How Arizona became ground zero for immigration reform
Arizona didn't turn into a pressure cooker for immigration reform overnight, historians say.
Ross D. Franklin/AP
New laws coming out of the state have made it a staging area for a national debate – and a federal-state court battle – over whether the states or federal government should control immigration.
It was Operation Blockade in El Paso (1993) and Operation Gatekeeper in San Diego (1994) which closed off what had been the two busiest sectors for undocumented migration, “accounting for at least three quarters of the traffic,” says Doug Massey, a professor of sociology and public affairs at Princeton University. “This diverted the flows through the Sonoran desert into Arizona, which until then had been a quiet backwater both with respect to border crossing and immigration settlement,” he says.
Suddenly thousands of people were traversing the state and because this diversion coincided with the construction boom in Phoenix, many settled there to take jobs. Mr. Massey notes that the crossing of thousands of Mexicans between Tijuana and San Diego or Juarez and El Paso is not particularly visible given that both areas have millions of people and the US-side cities are heavily Mexican to begin with.
“But tens of thousands of Mexicans showing up in Douglas, Arizona and crossing open ranch land make a big impression,” he says, “making illegal migration much more visible and of course quite disruptive to local ranchers.”
Yet Arizona's current immigration drama may not owe its entire existence to history or demographics. Republican politics play a role too, says Aarti Kohli, Director of Immigration Policy at the Chief Justice Earl Warren Institute on Race, Ethnicity at UC Berkeley School of Law.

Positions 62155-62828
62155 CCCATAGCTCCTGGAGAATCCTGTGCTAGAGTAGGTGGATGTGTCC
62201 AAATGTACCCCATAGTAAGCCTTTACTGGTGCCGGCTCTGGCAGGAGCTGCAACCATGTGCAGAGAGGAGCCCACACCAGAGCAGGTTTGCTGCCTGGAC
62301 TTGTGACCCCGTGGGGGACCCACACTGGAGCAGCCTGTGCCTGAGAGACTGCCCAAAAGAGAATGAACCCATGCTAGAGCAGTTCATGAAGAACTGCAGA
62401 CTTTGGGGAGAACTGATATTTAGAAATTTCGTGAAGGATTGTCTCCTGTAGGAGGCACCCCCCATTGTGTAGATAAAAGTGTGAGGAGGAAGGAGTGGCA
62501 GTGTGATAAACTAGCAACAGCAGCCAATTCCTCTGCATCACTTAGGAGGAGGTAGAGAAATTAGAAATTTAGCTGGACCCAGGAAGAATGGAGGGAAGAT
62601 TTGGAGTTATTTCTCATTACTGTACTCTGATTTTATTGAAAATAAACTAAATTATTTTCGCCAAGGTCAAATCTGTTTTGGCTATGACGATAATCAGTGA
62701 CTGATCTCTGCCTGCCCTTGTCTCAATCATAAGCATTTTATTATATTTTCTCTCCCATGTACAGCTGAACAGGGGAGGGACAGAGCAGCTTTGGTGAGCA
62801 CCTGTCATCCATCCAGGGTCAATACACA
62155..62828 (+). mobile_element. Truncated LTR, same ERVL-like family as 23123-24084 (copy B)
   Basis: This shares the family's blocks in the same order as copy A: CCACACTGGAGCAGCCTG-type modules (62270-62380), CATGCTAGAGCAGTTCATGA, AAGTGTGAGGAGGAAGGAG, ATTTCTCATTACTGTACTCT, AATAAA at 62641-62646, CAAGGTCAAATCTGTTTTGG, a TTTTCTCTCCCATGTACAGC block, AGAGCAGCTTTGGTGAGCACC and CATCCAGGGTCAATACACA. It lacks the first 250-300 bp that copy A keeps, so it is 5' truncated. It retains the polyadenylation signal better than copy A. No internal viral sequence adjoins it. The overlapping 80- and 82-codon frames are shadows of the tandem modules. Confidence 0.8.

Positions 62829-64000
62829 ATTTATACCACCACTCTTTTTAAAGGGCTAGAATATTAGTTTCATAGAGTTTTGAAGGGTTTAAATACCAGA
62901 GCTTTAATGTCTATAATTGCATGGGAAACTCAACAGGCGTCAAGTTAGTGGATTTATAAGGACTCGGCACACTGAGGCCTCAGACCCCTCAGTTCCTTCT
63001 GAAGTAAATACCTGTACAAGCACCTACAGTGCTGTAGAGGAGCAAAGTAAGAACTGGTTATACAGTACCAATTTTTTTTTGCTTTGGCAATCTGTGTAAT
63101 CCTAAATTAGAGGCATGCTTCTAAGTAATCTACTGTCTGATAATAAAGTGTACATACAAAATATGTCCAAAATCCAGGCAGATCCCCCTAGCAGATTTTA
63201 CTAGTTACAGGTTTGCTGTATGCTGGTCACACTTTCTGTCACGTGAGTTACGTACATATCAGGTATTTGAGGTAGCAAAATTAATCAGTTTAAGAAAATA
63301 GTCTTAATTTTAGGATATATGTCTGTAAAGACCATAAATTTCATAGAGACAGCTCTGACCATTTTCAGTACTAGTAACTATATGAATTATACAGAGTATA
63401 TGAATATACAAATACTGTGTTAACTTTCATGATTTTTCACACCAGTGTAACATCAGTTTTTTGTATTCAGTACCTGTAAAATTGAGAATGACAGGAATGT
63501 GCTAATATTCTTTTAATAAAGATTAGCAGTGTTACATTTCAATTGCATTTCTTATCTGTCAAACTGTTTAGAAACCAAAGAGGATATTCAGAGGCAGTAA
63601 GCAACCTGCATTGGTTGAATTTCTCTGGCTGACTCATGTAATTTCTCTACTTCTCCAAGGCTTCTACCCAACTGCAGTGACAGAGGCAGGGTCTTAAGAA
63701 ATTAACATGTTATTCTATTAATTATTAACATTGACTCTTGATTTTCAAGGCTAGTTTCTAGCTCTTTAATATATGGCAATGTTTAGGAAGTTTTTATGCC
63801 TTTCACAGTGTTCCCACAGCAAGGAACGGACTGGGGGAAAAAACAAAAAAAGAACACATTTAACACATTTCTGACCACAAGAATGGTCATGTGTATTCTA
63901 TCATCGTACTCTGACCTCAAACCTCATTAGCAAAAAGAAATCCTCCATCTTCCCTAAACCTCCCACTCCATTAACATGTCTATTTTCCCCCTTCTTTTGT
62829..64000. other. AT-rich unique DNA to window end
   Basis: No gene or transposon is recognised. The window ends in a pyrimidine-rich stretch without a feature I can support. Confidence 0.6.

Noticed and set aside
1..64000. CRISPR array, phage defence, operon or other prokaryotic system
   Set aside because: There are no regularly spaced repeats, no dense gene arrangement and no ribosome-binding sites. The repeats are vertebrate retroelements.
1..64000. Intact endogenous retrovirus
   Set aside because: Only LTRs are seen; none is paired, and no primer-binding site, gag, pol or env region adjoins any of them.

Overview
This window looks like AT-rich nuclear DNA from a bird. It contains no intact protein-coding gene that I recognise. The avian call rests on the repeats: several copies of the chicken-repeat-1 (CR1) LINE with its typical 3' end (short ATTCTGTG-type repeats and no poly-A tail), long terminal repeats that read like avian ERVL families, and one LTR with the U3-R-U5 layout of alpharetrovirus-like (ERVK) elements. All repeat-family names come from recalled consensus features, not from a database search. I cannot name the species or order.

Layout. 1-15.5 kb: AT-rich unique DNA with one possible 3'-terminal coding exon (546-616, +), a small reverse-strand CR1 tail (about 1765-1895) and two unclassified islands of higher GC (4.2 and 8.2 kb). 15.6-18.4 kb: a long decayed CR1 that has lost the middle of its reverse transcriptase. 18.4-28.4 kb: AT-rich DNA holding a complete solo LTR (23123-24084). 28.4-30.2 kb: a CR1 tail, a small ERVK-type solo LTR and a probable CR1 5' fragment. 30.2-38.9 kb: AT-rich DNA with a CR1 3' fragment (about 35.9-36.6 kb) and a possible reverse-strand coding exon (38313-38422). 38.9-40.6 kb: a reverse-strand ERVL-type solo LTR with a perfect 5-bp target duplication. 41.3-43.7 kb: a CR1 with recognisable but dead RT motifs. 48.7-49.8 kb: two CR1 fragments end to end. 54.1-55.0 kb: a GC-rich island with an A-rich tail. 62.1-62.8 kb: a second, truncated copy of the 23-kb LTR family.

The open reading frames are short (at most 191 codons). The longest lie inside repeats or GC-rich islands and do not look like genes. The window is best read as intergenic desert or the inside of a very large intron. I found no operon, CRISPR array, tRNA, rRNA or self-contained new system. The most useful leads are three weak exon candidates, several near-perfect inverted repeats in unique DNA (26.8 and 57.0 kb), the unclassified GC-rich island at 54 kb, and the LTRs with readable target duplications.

“The data is clear that [Gov. Jan] Brewer’s job approval ratings did jump compared to when she was struggling before SB 1070 was signed," says Ms. Kohli.
Arizona's restrictive bent on immigration goes back at least to the 1960s, says Jack Pitney, a political scientist at Claremont McKenna College. This is, after all, the home of five-term US Sen. Barry Goldwater – "Mr. Conservative" – the politician most often credited for sparking the resurgence of the American conservative political movement in the 1960s.
“Arizona has always had a contrarian, cantankerous streak,” says Mr. Pitney. It has to do with demographics. In recent decades, Mexicans from the South have migrated here and have run into the shift of American population from the Northeast rust belt to the Southwest Sun Belt – largely older whites.
“What always surprises me about these debates is how quickly we forget," she says. "Some in the media have reported that SB 1070 marks a new high-water mark for anti-Mexican sentiment in the United States and a new precedent in the history of American immigration law.”
But she says Mexican immigrants have been repeatedly scapegoated for the nation's economic woes. Individuals of Mexican descent, whether undocumented immigrants, legal residents, or even US citizens, were forcibly removed from the US in deportation campaigns in the early 1920s, 1930s, and 1950s – all in the midst of a national economic downturn or crisis.
“I see SB 1070 … as another version of this cycle – a cycle in which we welcome undocumented workers in the good times but demand their removal in bad times,” says Dr. Kang.